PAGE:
Archives: John 2:13-22

Zeal For Your House Will Consume Me

Jesus’ cleansing of the Temple is an act of premeditated rage.

In our haste to divorce ourselves from the old, punitive image of a wrathful and vengeful God, we have at times come too close to domesticating Jesus.

We picture him with perfect hair in a clean robe always speaking softly and reasonably.

If we try to think about Jesus being angry, we might remember this story, when he drives the moneychangers from the Temple.

But our mental image of Jesus in this situation is him flying off the handle, losing his temper and abruptly descending into a violent tirade.

It turns out neither scenario is true. Jesus is not the mealy-mouthed meek and mild Sunday school picture, but nor is he a two-year-old throwing a tantrum.

Jesus sees what is happening in the Temple and decides, ahead of time, to use his holy anger as a sign to the people.

We know this because of John 2:15. It says, “Making a whip of cords, he drove all of them out of the temple, both the sheep and the cattle. He also poured out the coins of the money changers and overturned their tables.”

“Making a whip of cords.” Jesus didn’t just show up at the Temple one day and start kicking over tables on the spur of the moment.

He made a decision to express his anger, and then went aside to make a whip of cords.

That took time. That took effort. He had to find supplies, for heaven’s sake.

How do you make a whip of cords? I don’t know, but it’s not something you toss off in ten minutes.

Jesus had a message to communicate, and he chose this dramatic and visceral action, almost like performance art, to convey it.

He loosed the reins on his passion and emotion for his people, and let his heart show.

It is at once intimidating—to think of Jesus committing premeditated violence, however justified—and deeply moving to see his vulnerability. Continue reading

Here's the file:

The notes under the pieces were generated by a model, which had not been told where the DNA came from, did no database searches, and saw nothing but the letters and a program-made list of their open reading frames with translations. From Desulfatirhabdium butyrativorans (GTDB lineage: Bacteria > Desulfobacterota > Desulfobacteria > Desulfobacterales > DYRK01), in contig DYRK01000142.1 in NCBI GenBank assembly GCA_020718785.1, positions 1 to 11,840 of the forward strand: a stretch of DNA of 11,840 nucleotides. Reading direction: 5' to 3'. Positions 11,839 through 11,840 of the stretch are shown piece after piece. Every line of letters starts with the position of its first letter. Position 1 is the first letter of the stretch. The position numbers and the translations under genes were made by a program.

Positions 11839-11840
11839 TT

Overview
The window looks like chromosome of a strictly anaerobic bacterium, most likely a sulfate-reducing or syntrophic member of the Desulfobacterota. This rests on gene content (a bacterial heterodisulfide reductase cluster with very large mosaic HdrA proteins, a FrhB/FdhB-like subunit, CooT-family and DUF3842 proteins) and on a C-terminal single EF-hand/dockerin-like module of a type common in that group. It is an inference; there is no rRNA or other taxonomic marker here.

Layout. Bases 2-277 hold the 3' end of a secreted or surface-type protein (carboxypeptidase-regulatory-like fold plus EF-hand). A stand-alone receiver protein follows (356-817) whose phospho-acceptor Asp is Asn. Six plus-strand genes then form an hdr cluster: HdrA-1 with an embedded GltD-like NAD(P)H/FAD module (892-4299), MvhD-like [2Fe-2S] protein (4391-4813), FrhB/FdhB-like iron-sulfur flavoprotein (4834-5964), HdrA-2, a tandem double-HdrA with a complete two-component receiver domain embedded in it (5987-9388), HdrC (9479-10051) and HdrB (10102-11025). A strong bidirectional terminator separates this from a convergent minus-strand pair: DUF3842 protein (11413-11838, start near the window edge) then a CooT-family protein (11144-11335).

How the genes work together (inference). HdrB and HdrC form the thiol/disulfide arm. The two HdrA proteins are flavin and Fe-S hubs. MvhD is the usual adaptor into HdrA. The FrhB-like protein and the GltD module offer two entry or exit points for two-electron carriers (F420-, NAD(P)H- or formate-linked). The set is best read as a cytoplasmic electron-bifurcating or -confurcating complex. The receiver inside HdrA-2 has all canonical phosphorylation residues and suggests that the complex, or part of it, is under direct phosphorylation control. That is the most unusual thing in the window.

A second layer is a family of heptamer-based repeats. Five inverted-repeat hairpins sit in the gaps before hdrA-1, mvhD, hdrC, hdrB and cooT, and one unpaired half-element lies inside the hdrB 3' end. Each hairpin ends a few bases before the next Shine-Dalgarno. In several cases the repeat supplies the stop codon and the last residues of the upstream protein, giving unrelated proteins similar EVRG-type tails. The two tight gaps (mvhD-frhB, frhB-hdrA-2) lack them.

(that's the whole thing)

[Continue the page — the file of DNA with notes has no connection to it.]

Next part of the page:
Jesus’ Premeditated Rage

This is such a fascinating Gospel story.

I think the reason many of us find it intriguing is because it cuts across our customary image of Jesus.

Jesus is so gentle and loving in many of the stories about him, taking children in his arms and blessing them, washing the disciples’ feet and so forth, that we run the risk of domesticating him, making him one dimensional.

Jesus as our Good Shepherd is tender and gentle, but he is so much more than that.

Jesus was a person, a man, and he experienced the full range of complex emotions that humanity has to offer.

Jesus is so intense in this story of driving the moneychangers from the temple.  It’s almost embarrassing to think about it, especially for us extremely polite Anglicans.

The last thing we would ever think of doing is creating a shouting ruckus in church, which is essentially what Jesus does here.

He descends on the Temple like a furious storm, sweeping through with incandescent rage and leaving wreckage behind him.

The difference, of course, is that instead of a harvest of death, the storm that Jesus unleashes on the Temple is in the service of life.

Rather than the people dying, Jesus offers his own life as the price of the sin and evil in the world being destroyed.

This event of Jesus driving the moneychangers out of the Temple is described in all four gospels, which lends it an extra force of realism.

Everybody who was writing about Jesus agreed that this happened, and that it was important to remember it. Continue reading

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